Wednesday, February 11, 2009

Chuck and Abe (and Sam)

image credit: Freedom from Religion Foundation

On February 12, 1809, two great men were born, Charles Darwin and Abraham Lincoln. Each would shape the world, challenging accepted wisdom of the day and influencing generations to follow.

But what do they really have in common, other than a shared birthday 200-years ago? ..... Neither man was religious!

Charles Darwin came to reject religious dogma late in his life, after writing On The Origin of Species (1859). By the time his Descent of Man was published in 1871, he could say ....

"For my part, I would as soon be descended from a baboon as from a savage who delights to torture his enemies, treats his wives like slaves, and is haunted by the grossest superstitions."

Darwin's memoirs were published posthumously in 1887 with his controversial views on religion carefully excised. Only in 1958 did Darwin's granddaughter finally agree to publish the original omissions which include this excerpt:

"I can hardly see how anyone ought to wish Christianity to be true; for if so, the plain language of the text seems to show that those who do not believe, and this would include my Father, Brother and almost all my best friends, will be everlastingly punished. This is a most damnable doctrine."

The same thing happened with Mark Twain's Letters from the Earth (link to full 55-pg novella of Satan trying to make sense of The Creator's Pet, Man). It was precluded from publication until some 50-years after his death due to his family's wishes to preserve The Great American Author's lofty perch in the minds of the somewhat less lofty American Public's Belief Structure. Letters from the Earth is usually paired with Twain's The Damned Human Race (link to a short but excellent excerpt) in which he noodles the idea that far from being the Highest Animal or Pinnacle of Creation, humans are in fact the Lowest Animal, and certainly undeserving of any special importance!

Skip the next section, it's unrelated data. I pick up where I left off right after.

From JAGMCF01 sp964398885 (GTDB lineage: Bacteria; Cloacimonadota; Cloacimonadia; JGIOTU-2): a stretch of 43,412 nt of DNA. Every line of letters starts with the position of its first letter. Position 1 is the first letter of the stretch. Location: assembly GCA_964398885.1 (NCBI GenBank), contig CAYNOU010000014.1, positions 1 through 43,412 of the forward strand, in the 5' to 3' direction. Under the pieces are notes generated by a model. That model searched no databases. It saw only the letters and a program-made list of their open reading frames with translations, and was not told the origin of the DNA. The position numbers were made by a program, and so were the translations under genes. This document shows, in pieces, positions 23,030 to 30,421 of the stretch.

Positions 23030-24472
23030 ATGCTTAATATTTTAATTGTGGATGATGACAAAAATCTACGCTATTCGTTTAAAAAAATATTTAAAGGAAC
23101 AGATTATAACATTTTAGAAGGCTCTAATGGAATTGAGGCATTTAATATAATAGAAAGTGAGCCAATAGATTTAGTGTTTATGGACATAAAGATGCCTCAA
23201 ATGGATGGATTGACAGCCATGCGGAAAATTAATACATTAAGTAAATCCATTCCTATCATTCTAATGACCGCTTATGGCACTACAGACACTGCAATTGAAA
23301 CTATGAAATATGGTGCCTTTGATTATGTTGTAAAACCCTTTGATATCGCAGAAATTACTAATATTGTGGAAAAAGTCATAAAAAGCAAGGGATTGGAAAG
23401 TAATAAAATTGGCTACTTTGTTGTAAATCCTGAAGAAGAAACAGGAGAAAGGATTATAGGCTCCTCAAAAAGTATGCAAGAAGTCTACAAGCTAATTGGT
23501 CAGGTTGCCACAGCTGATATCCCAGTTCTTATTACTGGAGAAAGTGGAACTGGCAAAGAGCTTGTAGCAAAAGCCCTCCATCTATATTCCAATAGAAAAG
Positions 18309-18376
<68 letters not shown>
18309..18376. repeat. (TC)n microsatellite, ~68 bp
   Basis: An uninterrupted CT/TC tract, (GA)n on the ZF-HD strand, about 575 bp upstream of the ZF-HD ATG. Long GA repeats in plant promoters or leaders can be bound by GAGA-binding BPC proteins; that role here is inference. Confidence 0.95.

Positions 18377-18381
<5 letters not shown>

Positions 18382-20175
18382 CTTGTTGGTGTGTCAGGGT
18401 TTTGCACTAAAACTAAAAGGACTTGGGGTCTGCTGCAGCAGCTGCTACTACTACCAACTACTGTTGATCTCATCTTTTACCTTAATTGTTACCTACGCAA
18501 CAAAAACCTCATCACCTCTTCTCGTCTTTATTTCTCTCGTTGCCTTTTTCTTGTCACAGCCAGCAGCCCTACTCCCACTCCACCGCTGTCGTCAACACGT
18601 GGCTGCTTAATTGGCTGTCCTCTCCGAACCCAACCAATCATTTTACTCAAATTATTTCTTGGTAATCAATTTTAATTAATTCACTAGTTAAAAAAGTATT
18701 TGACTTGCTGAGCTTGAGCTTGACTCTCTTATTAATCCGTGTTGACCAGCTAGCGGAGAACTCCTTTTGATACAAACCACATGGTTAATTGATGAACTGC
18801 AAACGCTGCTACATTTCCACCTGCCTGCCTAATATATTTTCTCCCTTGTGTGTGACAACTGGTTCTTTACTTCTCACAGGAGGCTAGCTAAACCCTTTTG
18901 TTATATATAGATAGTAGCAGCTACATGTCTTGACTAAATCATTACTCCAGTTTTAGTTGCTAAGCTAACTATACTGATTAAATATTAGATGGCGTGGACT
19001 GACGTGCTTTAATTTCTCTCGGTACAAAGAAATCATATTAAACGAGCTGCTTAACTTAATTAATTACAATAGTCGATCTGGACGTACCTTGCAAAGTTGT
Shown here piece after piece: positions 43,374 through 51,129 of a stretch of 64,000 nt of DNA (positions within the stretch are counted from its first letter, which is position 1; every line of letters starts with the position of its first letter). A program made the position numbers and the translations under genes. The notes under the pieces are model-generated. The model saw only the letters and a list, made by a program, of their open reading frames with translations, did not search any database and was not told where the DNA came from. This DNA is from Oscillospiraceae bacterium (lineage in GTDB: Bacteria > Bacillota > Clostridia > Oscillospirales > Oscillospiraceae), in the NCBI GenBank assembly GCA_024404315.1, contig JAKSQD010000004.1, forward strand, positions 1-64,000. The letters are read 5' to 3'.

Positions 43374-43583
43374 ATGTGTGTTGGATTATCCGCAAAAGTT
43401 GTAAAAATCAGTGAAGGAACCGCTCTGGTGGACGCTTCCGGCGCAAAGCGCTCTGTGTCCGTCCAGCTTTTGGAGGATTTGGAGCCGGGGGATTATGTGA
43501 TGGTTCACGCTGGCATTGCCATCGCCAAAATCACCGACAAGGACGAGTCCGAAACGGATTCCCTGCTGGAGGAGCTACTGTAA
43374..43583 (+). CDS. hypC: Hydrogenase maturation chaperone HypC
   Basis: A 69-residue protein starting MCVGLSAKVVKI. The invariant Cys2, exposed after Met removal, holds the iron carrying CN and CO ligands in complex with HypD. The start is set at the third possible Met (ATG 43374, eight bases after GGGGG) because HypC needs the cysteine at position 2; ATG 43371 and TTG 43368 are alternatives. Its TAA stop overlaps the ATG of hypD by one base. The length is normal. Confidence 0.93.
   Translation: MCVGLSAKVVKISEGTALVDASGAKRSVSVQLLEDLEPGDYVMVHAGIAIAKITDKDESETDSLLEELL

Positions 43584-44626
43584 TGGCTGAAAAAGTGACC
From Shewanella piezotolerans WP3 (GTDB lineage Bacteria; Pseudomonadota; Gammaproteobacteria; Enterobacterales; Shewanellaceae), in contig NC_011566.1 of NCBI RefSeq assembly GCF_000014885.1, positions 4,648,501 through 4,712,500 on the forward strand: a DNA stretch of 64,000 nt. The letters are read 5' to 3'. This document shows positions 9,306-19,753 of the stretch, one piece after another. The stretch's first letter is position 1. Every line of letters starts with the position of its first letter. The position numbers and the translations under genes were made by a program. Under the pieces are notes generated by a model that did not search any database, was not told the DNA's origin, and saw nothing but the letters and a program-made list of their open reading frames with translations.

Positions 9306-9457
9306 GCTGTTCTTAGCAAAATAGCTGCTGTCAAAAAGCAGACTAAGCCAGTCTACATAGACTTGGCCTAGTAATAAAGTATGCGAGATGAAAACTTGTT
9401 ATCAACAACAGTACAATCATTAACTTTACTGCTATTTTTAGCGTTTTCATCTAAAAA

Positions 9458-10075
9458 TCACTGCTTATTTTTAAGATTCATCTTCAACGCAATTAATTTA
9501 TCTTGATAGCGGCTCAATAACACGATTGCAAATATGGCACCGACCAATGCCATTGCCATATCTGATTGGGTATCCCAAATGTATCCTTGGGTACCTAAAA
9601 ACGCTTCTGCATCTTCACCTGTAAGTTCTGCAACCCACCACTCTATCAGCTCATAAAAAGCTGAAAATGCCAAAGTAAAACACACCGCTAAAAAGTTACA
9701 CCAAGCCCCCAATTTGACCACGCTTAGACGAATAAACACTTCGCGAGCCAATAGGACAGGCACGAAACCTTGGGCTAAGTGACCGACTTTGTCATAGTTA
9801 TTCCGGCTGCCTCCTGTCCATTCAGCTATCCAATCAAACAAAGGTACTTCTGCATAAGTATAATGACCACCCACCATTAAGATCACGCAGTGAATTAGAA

Abraham Lincoln was never religious, it seems. Oh sure, he liked to toss around references to "the Almighty" or "Divine Providence", but his closest friends all knew he was strongly rationalist and no fan of conventional religion.

Lincoln's first law partner, John Stuart, observed, "He went further against Christian beliefs and doctrines and principles than any man I ever heard; he shocked me." Colonel James Matheny, Lincoln's one-time political manager, said, "I knew he was an infidel. He attacked the Bible and the New Testament on their inherent contradictions. Sometimes Lincoln bordered on Atheism." David Davis, who rode with Lincoln on the court circuit and later became a Supreme Court Justice said, "He had no faith, in the Christian sense of the term."

Colonel Ward Lamon, author of Life of Abraham Lincoln in 1872, wrote: "Mr Lincoln was never a member of any church ... He showed no sign of that piety which his many biographers ascribe to him. When he went to church at all, he went to mock and came away to mimic ... He consorted with Freethinkers, joined with them in deriding the gospel ... and read Volney and Paine." A lifetime friend of Lincoln who was put in charge of Lincoln's funeral train, Colonel Lamon was a profoundly religious man himself who said he just wanted the historical record to be accurate.

* * * * * * * * * *

All of which makes me admire Lincoln all the more! Considering the rough times he presided over, he resisted the temptation to frame the Civil War as a mandate from God like many Abolitionists of his day were busily urging. Instead, Lincoln saw it as a moral issue, and his attitude showed that morality is not the sole provence of religion.

I credit Darwin with providing the theory a girl would stumble upon in her 14th year. Once she embraced evolution, everything else made sense, and she was thus given the power and inner strength to remove herself from the arms of the church.

That 14-yr old girl was me! However, the years since then have made me somewhat more tolerant. I now see that my way is not everyone's way. And so I respect other people's belief systems as long as they do not impinge on my or anyone else's rights or freedoms.